Point Austin: Punching Down in Our Names

Abbott’s refugee rejection confirms the triumph of Trumpism

Point Austin: Punching Down in Our Names

First immigrants, then those without homes, now refugees.

One might think Republican officials would be running out of vulnerable people to use as symbolic punching bags, but it seems the candidates for targeting are endless. Perhaps they will eventually be reduced to kicking puppies, but in the meantime there are plenty of low-status human beings whose troubles can be blamed on themselves and employed for political grandstanding. Every Trump rally offers new possibilities: foreigners, reporters, protesters ... with various persons of color always ready at hand.

Consider Gov. Greg Abbott's decision, announced last week, to refuse 2020 resettlement of refugees in Texas, making it the first state to do so under a new Trump policy providing that option. Abbott's letter to the U.S. Department of State justified the decision by complaining of federal immigration enforcement – which has nothing to do with refugees or the State Department – confounding the exhaustive vetting that refugees receive with the desperation of asylum seekers at the border ("Abbott to Refugees: Drop Dead").

Wednesday morning, Abbott's plans hit a speed bump: In Maryland, U.S. District Judge Peter Messitte issued a preliminary injunction to block the new policy, a few days before the deadline for states to notify the feds of their decisions (most have said they will continue to accept refugees). The court ruled that the Trump policy, promulgated by executive order, is illegal (the federal law precludes any individual state rejection), likely unconstitutional, and frankly inexplicable. "One is left to wonder exactly what the rationale is for doing away entirely with a process that has worked so successfully for so long," the judge asks. "And why now?"

By a Thousand Cuts

Those are good questions that are unlikely to be answered in a court of law. Although there have been a few public statements supporting Abbott (nearly all from other GOP officials), most have roundly condemned his decision as both inhumane and counterproductive. Many objections have come from religious organizations, among the main facilitators of refugee resettlement.

The public backlash is welcome – but, to a great degree, beside the point. Whatever the final outcome of the lawsuit or its eventual effect on Abbott's decision, the Trump administration has largely accomplished what Abbott's letter to the State Department only emphasizes. That has been done simply by steadily reducing the allowable annual number of refugees to historically (even laughably) low levels.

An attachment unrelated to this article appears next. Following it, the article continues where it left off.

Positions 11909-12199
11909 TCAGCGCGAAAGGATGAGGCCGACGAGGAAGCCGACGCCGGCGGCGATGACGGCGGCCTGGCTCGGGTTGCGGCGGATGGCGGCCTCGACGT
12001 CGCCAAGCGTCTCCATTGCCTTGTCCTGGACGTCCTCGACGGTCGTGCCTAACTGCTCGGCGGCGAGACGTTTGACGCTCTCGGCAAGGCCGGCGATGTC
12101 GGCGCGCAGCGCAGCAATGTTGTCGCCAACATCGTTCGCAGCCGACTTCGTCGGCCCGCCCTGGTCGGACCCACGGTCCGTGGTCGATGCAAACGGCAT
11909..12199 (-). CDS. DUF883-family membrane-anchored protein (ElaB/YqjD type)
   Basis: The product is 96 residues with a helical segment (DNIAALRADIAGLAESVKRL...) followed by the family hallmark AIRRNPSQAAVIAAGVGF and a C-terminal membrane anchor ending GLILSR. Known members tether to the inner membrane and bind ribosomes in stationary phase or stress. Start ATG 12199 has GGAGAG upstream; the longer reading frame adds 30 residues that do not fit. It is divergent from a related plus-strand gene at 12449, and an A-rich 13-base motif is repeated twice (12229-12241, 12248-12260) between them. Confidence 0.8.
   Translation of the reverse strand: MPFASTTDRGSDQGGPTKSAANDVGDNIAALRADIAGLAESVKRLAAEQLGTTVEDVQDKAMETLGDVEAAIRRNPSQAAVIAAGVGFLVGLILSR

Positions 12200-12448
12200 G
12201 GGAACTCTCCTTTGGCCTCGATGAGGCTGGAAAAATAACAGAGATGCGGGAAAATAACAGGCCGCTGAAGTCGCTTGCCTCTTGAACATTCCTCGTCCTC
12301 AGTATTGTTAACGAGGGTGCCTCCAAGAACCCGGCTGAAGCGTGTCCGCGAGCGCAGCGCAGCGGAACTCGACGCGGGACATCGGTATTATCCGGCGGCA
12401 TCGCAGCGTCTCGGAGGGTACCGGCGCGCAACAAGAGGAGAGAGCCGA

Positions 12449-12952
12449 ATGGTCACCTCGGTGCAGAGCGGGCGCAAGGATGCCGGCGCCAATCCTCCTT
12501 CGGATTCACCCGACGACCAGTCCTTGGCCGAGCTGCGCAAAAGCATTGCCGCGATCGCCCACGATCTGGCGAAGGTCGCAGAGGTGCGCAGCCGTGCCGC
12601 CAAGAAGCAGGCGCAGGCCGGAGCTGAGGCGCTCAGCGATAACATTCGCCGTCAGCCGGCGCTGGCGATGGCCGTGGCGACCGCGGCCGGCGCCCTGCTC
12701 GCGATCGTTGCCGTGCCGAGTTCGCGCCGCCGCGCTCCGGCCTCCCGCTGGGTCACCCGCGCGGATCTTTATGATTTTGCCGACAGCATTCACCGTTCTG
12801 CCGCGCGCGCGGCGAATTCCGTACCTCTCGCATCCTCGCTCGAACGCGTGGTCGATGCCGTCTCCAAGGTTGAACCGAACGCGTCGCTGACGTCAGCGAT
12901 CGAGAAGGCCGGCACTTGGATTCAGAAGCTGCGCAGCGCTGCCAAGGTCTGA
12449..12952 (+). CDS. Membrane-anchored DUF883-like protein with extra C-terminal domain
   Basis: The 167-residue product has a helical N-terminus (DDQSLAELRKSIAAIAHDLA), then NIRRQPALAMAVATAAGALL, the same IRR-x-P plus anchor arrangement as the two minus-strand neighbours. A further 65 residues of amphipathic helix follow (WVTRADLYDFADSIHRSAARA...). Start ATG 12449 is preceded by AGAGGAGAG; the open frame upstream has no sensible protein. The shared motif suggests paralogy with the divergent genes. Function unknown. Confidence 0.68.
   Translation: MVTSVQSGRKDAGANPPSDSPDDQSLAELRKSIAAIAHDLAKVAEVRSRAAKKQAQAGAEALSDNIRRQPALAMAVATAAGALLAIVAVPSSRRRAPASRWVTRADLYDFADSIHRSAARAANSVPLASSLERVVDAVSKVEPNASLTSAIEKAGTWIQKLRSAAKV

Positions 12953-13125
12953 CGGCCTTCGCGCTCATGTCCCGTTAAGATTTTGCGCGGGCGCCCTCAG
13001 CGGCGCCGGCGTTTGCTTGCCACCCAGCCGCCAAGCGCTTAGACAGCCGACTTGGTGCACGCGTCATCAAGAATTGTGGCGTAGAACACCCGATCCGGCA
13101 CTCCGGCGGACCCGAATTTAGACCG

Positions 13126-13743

For decades, under Republican as well as Democratic administrations, the U.S. admitted more refugees than the rest of the world combined; since Trump assumed the throne, he's used refugee policy as one more weapon in his war against the Other. He first froze admissions altogether, then steadily reduced the annual ceiling – from the 110,000 cap of Obama's final year, to what will be 18,000 for fiscal year 2020. For Texas, a state of nearly 30 million people, that would mean accepting fewer than a couple of thousand people fleeing thoroughly documented persecution.

Why, asked the plaintiffs, is the U.S. "eviscerating a long-standing, smooth-functioning humane program, with disastrous consequences not only for Plaintiffs and eligible refugees but for the image of the United States as the beacon of liberty?"

No Beacon Here

The answer, it seems to me, is hiding in plain sight. Abbott's letter serves to confirm (if we needed any more evidence) the triumph of Trump and Trumpism over the Republican Party, and indeed over much of the country. "Not only is the proposed modification illegal," assert the plaintiffs. "It is little more than a politically motivated decision that will engender hate and divisiveness throughout the country." The charitable organizations obviously believe that sort of politics is a bad thing. Trump and his enablers, including the governor of Texas, have long since concluded that engendering hate and divisiveness throughout the country is precisely how they will continue to maintain their grip on political power.

Abbott's symbolic rejection of an embarrassingly small number of refugees (like his dishonest and cruel denunciations of people experiencing homelessness) is not about them; it's about us. The dismal group psychology so characteristic of our time has been accurately described in a much-circulated essay by Adam Serwer ("The Cruelty Is the Point," The Atlantic, Oct. 3, 2018): "Their shared laughter at the suffering of others," wrote Serwer, "is an adhesive that binds them to one another, and to Trump." The governor of Texas is simply making sure his supporters recall the tie that binds them.

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